Notley has already fully embraced the most right wing rhetoric around the tar sands as we have noted in the pieces To Rachel Notley -- Climate change is destroying millions of workers jobs and lives around the world, so please, smarten up and When it comes to opportunistic hypocrisy on the environment, Rachel Notley is right up there with Trudeau.
She may think that putting the short-term supposed electoral interests of her government ahead of the traditional alleged commitment of 'progressives' and 'social democrats' to the environment and indigenous rights is what she has to do, but it will hang as a terrible stain over the Alberta NDP and its legacy for a very long time.
B.C. Premier John Horgan, while opposed to Trans Mountain, cannot evade his own actions on these fronts either.
Horgan, after all, was the Premier who did not even bother with the usual progressive pretenses when backtracking on a perceived election promise and approving the Site C dam. Horgan actually put his cynicism on full display at the time saying:
When it comes to reconciliation and working with Indigenous leadership there has been over 150 years of disappointment in British Columbia. I’m not the first person to stand before you and disappoint Indigenous peopleYes, he actually said that.
Horgan also went even further than the previous right wing provincial B.C. government in offering tax handouts and other subsidies worth billions of dollars to encourage LNG in its natural gas infrastructure and export facility building plans, plans that could include constructing a pipeline!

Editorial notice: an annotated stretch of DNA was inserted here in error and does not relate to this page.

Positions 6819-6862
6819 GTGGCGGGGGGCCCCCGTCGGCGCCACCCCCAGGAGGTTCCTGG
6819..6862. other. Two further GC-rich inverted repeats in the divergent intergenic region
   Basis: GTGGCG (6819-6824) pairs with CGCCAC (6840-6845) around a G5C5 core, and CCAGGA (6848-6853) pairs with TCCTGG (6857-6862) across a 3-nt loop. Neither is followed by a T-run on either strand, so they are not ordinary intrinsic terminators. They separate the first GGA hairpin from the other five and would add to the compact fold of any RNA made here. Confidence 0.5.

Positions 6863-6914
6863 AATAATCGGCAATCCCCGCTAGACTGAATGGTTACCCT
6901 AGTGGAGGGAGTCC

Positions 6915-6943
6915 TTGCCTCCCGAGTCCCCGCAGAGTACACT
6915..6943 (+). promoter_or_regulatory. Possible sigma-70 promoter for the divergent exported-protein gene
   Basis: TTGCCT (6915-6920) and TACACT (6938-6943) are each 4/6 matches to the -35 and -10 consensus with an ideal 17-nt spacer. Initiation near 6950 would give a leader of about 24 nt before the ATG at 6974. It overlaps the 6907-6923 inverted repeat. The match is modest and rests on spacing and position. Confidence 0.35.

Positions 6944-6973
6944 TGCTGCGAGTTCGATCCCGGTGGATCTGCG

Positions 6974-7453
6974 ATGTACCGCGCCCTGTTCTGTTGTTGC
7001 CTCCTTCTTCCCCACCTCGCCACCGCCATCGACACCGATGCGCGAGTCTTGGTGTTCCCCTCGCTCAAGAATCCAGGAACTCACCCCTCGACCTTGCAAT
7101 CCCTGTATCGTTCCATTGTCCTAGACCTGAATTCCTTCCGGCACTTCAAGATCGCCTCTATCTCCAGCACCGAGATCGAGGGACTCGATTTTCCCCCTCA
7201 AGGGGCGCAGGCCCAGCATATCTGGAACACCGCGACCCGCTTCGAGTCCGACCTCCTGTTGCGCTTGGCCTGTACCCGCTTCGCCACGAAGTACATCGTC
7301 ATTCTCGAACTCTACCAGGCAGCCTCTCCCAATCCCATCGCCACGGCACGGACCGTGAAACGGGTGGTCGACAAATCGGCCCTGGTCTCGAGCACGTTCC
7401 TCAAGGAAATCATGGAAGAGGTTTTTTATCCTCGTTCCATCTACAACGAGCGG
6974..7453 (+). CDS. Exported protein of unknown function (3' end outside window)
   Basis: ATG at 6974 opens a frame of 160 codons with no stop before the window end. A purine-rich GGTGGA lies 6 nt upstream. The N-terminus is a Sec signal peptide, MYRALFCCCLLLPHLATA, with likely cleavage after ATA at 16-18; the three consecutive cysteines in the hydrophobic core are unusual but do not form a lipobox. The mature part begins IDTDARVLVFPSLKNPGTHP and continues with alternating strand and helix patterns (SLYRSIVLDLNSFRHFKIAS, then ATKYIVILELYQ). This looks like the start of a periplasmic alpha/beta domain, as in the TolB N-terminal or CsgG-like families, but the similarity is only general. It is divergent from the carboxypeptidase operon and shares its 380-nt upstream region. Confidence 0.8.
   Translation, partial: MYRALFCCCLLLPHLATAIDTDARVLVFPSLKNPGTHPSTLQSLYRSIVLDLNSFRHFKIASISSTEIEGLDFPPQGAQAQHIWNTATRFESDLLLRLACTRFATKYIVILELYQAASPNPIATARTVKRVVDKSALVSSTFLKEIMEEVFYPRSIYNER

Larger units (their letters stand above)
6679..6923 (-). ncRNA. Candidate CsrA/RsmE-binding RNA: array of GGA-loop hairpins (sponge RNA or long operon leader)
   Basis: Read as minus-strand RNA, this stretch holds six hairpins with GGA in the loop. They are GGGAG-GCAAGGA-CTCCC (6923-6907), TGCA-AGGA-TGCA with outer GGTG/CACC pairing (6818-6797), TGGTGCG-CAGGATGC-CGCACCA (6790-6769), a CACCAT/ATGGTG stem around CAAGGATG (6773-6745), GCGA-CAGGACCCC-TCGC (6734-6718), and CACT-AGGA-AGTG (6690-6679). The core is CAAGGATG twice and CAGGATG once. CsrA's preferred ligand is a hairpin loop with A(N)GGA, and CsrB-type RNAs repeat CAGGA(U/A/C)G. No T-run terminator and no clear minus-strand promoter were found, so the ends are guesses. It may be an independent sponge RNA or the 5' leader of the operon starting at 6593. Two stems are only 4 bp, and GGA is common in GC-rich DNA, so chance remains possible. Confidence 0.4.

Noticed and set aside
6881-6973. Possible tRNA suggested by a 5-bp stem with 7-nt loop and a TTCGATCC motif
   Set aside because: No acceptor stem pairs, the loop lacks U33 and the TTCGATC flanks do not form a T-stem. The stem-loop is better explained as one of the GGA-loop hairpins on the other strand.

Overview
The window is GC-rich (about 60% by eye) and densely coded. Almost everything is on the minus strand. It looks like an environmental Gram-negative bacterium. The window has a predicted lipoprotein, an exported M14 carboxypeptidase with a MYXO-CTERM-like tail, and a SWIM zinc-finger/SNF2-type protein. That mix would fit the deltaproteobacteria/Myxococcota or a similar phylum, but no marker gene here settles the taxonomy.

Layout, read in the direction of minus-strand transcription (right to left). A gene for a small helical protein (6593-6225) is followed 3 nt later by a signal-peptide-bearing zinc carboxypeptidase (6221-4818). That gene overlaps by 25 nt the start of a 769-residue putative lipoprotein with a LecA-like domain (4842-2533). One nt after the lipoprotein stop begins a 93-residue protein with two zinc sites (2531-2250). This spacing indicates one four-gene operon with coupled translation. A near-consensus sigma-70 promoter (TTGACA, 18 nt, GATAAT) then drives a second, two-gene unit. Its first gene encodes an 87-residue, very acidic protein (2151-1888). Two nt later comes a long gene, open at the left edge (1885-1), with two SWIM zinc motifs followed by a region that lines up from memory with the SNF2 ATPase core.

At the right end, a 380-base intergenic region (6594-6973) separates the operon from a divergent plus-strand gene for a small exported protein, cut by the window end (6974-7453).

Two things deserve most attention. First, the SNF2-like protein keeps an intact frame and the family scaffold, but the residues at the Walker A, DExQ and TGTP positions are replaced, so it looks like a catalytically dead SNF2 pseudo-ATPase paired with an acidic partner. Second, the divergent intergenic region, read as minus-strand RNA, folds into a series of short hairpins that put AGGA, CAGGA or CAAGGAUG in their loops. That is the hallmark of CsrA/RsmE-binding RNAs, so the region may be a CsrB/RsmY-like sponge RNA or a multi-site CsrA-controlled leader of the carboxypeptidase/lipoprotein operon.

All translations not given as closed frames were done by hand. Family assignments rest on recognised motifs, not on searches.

Sierra Club B.C.’s climate campaigner, Jens Wieting said of this:
Today’s announcement is a new form of climate denial: The idea that we can build new fossil fuel projects that will cause millions of tonnes of additional emissions while reducing our emissions at the same time. By sweetening the pot for fracked gas export, the government is laying out a red carpet for investors to help destroy our climate.Notley, not without some justice, called out Horgan and his government for its "hypocrisy".
There is a lot of hypocrisy to go around.
This hypocrisy from Trudeau, Notley and Horgan -- this total willingness to abandon principles and to directly mimic the right in their willingness to put the needs of corporations and short-term economic development ahead of the needs of the environment and the rights of First Nations people -- does something insidious and ugly that will, sooner than they may think, come back to haunt their governments and their assertion that they are truly different from conservatives when in power.
It breeds deep disillusion and distrust among millions of Canadians who thought that casting a ballot for the NDP or the Liberals meant that they would get governments committed to serious change on these fundamentally, critically important issues.
This disillusion and distrust will be magnified exponentially should the "rule of law" be used to impose pipelines or projects on First Nations people and to clear away protesters through what would have to be the use of mass state repression and state violence.
Such actions call into question, justly, many of the claims that lie at the foundation of the case they try to make every few years as to why Canadians should trust in or be inspired by the supposed promise of a better future through liberal, social democratic or progressive governance.
See also: To Rachel Notley -- Climate change is destroying millions of workers jobs and lives around the world, so please, smarten up
See also: When it comes to opportunistic hypocrisy on the environment, Rachel Notley is right up there with Trudeau
See also: John Horgan lets the facade drop with cynical, ugly comments after green-lighting Site C